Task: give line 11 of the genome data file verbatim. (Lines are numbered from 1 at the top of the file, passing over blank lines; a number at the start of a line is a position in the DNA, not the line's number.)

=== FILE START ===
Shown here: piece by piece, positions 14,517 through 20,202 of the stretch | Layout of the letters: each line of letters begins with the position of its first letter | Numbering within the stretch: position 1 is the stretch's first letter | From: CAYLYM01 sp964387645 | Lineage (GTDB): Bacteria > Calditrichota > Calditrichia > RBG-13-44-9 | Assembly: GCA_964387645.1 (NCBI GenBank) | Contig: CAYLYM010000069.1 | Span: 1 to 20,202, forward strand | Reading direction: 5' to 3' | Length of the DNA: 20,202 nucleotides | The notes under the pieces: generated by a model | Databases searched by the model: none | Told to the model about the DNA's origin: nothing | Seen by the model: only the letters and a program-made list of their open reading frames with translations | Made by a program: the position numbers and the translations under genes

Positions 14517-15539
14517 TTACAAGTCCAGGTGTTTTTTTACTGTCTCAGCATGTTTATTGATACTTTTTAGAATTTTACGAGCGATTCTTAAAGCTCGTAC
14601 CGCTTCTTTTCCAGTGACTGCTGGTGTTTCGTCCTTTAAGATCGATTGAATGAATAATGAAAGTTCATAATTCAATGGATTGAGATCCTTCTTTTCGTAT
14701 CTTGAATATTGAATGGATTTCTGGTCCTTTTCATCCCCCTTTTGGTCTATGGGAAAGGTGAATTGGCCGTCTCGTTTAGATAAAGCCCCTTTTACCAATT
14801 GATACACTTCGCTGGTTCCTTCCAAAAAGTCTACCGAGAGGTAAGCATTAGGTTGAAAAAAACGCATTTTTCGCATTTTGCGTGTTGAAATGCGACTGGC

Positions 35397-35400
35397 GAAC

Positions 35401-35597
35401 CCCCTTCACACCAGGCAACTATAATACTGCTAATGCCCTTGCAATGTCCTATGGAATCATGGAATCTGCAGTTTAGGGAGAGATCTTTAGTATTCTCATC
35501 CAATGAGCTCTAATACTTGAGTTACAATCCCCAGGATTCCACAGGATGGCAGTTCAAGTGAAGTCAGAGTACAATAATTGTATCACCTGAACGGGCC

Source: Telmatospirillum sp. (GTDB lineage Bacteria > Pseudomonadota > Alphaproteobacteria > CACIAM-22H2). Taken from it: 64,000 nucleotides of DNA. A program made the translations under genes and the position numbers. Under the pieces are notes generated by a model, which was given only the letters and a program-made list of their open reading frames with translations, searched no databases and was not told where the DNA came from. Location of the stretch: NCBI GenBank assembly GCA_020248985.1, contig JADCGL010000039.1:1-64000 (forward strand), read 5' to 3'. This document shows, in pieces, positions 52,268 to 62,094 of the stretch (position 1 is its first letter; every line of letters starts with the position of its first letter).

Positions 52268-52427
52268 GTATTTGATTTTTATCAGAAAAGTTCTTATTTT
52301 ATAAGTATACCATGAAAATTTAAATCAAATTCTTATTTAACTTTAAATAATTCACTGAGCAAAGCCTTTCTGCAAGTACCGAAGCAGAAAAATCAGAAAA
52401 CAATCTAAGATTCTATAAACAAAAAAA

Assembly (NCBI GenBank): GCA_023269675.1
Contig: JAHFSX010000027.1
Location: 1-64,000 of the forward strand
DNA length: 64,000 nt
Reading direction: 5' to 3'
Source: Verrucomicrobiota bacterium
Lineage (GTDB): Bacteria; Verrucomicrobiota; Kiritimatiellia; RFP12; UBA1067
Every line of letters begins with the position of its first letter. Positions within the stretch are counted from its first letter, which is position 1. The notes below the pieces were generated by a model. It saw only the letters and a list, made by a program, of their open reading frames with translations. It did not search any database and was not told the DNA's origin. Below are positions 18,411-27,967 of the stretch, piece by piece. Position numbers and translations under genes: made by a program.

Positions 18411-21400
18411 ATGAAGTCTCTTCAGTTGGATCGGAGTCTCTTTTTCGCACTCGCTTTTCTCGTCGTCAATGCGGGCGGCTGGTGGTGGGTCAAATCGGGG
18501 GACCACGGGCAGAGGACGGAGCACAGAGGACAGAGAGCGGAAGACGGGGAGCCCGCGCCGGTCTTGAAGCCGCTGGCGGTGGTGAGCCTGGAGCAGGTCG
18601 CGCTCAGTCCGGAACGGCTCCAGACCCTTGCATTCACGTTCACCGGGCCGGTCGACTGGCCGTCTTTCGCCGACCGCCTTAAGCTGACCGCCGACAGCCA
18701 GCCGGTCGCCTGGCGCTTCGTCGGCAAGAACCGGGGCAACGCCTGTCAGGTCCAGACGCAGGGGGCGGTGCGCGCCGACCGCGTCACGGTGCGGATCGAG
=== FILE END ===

35501 CAATGAGCTCTAATACTTGAGTTACAATCCCCAGGATTCCACAGGATGGCAGTTCAAGTGAAGTCAGAGTACAATAATTGTATCACCTGAACGGGCC